But there was hope. Peter and John had seen the tomb empty. Mary Magdalene had seen the Lord. I’m guessing that’s why they were gathering together. I’m guessing they were congregating to discuss what this might mean, if it could be real. But even with this glimmer of hope, what is their default? Fear. It is in fear they’re gathered together. Not only does John make the point that it’s fear, he drives it home with the statement that the doors are locked.
So here it is, Jesus has risen, but that’s not what their circumstances told them, that’s not what their observations told them, and it’s not what their feelings told them. Now if you know me, you know that I often speak of emotion in contrast to the faith. In America we have a very emotionally driven faith. One can know that their faith is genuine if it is felt. In particular, we call it heartfelt. One can know that they believe if they really feel it. And even beyond American Churches, if you feel anything with sufficient passion then that passion is sincere and cannot be questioned.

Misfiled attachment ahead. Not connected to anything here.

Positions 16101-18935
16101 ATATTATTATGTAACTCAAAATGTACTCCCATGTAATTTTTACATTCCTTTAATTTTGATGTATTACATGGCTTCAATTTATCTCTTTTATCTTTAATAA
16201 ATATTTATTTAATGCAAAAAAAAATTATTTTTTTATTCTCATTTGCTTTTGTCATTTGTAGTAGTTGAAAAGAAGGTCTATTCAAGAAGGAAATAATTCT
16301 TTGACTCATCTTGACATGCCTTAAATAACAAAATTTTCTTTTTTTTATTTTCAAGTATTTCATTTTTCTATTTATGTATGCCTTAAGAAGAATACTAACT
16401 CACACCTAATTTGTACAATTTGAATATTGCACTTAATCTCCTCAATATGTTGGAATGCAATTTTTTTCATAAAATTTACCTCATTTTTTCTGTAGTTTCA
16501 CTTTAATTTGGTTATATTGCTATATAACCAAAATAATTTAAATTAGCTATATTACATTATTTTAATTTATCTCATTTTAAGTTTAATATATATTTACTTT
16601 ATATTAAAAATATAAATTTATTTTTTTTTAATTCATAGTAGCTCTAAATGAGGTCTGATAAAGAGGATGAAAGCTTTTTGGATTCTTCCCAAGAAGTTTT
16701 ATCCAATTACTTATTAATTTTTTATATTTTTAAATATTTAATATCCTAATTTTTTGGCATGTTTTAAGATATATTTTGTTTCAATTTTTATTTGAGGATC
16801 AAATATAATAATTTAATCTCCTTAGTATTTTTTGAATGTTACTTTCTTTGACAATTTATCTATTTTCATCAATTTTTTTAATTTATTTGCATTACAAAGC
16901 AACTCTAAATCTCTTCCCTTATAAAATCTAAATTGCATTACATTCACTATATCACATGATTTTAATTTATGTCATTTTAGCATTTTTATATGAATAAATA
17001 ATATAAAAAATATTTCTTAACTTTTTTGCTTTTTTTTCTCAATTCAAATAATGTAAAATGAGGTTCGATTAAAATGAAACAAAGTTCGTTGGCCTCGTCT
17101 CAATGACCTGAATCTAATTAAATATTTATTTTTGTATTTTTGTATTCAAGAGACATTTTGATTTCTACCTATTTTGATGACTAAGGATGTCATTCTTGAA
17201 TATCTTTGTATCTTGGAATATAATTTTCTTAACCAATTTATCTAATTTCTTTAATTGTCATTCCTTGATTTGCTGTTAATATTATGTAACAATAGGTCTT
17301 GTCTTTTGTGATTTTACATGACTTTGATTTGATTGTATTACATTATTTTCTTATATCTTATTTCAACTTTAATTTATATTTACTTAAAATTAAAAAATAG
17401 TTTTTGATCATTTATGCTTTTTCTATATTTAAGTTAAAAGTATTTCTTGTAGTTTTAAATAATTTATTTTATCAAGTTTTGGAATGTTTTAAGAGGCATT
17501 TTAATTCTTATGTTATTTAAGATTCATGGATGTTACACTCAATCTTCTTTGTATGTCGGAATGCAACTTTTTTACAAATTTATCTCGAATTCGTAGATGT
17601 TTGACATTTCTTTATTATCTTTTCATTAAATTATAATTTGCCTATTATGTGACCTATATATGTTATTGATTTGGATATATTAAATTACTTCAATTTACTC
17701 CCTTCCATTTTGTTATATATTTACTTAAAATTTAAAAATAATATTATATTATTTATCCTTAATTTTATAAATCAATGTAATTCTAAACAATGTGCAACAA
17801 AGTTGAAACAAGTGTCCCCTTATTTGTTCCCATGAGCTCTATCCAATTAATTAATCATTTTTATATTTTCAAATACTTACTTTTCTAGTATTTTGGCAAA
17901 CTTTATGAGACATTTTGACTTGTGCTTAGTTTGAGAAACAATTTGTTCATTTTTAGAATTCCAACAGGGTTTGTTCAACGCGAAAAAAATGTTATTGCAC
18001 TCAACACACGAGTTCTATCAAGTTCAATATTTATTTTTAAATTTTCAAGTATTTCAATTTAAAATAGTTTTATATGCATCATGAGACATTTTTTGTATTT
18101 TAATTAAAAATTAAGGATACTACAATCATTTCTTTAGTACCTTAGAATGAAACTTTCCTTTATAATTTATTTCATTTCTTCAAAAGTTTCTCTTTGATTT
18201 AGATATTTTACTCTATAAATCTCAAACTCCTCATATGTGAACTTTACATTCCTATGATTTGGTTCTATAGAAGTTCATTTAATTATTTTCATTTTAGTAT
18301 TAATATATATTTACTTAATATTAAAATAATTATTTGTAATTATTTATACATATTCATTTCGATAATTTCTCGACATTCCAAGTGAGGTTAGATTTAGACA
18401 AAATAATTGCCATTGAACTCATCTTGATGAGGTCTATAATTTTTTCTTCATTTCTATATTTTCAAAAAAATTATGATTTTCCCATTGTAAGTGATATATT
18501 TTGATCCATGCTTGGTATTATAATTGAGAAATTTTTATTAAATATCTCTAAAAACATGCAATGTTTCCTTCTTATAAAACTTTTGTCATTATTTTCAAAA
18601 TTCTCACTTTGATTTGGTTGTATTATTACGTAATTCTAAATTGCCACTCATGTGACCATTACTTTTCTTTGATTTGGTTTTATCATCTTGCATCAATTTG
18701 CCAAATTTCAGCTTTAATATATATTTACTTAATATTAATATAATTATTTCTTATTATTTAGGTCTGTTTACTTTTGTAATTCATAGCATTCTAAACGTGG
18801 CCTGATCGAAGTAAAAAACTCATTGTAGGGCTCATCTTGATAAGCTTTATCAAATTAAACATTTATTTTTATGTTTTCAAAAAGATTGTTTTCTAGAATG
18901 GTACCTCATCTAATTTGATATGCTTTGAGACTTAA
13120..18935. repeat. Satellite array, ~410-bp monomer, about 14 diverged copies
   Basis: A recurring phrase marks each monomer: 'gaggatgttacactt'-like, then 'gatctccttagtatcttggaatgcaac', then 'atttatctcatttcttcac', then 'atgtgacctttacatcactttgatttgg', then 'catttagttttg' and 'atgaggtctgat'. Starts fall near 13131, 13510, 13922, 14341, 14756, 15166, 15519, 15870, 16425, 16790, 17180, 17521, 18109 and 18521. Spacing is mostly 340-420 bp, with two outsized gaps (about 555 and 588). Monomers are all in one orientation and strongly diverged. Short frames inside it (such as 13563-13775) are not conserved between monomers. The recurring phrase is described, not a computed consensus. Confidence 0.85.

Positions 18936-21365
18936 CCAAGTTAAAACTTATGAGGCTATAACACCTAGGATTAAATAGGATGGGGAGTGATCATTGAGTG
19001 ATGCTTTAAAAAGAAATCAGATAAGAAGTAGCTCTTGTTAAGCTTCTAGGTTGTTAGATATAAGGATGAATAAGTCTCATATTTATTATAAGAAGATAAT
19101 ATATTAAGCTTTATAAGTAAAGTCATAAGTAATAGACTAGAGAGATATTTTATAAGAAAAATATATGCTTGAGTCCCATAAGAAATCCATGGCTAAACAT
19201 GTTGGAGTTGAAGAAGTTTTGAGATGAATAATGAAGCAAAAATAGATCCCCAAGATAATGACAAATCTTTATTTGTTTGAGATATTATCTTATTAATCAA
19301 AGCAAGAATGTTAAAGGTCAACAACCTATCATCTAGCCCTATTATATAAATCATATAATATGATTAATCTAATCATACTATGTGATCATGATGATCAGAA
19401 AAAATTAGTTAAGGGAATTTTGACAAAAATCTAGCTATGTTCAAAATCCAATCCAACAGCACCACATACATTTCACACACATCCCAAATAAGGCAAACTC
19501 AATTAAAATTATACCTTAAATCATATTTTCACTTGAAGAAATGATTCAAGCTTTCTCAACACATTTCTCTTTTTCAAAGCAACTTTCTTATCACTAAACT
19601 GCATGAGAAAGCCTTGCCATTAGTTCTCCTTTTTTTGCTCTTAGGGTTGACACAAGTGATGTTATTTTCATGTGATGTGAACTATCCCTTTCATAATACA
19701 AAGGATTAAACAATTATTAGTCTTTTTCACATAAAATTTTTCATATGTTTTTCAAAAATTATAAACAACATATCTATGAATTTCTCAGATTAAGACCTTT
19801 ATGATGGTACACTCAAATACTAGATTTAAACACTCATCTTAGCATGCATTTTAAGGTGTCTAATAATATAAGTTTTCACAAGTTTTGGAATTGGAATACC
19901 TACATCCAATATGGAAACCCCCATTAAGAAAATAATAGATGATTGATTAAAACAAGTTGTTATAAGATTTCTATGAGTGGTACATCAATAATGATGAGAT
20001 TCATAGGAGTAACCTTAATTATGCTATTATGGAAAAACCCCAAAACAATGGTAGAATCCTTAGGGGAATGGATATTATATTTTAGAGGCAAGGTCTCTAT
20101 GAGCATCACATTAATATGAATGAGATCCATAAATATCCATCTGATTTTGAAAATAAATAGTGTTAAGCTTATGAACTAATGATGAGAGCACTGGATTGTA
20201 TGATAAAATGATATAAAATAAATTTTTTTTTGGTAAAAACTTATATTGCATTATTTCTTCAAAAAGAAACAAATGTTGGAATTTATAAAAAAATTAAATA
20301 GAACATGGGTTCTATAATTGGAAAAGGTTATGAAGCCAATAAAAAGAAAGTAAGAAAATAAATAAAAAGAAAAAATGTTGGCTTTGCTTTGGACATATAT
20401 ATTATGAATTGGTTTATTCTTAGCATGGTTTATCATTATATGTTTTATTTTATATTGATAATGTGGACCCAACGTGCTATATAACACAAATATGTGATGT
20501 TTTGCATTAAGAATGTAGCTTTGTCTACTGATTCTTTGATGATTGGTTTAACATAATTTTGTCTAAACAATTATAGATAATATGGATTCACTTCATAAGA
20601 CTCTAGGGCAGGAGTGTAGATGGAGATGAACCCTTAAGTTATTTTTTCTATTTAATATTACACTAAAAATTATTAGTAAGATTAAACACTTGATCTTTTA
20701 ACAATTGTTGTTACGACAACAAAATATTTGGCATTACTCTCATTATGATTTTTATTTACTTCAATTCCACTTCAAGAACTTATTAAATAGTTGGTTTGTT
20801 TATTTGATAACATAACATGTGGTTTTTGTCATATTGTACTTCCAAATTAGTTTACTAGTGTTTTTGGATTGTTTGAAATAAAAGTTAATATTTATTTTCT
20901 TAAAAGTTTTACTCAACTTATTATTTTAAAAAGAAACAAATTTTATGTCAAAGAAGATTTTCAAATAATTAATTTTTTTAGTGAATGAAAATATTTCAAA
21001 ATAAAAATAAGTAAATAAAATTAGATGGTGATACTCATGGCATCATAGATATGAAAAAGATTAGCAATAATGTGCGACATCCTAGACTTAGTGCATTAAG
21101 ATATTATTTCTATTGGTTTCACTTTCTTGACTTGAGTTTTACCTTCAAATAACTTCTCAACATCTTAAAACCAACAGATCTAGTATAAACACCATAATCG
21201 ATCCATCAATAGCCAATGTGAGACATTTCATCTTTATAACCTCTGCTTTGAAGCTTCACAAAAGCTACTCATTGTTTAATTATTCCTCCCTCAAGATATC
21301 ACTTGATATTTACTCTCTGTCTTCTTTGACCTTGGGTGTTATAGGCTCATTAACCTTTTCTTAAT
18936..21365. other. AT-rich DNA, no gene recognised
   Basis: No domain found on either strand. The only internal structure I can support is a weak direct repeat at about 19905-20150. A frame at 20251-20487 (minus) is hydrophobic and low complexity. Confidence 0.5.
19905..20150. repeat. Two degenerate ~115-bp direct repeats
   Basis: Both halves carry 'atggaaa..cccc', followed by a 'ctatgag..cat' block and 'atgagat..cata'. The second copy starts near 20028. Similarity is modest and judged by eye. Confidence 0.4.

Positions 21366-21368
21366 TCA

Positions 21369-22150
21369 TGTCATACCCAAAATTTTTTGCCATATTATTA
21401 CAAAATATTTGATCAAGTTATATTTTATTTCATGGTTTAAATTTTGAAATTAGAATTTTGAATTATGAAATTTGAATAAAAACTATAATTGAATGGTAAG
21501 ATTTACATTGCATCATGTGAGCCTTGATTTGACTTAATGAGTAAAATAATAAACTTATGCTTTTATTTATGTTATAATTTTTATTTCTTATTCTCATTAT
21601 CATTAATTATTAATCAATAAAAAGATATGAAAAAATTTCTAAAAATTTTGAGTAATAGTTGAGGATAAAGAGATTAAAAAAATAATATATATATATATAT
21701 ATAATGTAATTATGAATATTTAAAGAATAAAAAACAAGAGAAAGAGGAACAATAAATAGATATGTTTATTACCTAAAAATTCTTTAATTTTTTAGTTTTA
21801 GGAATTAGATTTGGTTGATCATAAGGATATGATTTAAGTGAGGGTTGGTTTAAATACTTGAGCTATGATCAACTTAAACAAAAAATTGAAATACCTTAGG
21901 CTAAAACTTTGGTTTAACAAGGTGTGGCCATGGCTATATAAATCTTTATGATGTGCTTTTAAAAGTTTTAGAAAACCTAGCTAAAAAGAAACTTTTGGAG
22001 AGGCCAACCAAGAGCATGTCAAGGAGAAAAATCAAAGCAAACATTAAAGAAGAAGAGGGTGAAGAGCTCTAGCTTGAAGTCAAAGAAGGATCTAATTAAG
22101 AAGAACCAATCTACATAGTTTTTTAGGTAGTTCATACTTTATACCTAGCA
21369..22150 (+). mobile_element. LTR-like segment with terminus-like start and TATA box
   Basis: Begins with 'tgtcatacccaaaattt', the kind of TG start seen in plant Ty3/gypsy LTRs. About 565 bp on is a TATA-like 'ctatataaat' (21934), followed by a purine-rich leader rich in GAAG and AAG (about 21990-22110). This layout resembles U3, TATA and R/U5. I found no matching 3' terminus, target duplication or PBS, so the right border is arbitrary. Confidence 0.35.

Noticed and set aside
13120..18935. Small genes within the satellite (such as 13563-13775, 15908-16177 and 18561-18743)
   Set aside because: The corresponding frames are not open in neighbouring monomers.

I’ve made the point before, but this is a shaky ground. And I’ve shown that with this story before, but I’ll say it again. It’s the theoretical example of the man and his wife who goes on the airplane. The man drops off his wife at the airport. They’re running behind, but she should be able to make it without too much problem. As he’s driving home, he’s listening to the radio where they interrupt to report that there’s been a crash on the runway. There’s been a plane that has caught fire and none of the people have survived. They then say which plane it is. It’s the one he dropped his wife off to catch. The man is devastated. Utterly crushed. He doesn’t know what to think, what to say. Immense and very real grief instantaneously overcomes him. Then he hears his phone ringing. It says that the call is from his wife. He answers it hopefully. On the other end his wife’s voice comes through. It turns out that she got caught in security and missed the plane. The man is now overjoyed. Consumed with such bliss that he can’t contain himself, such happiness that again he’s overcome.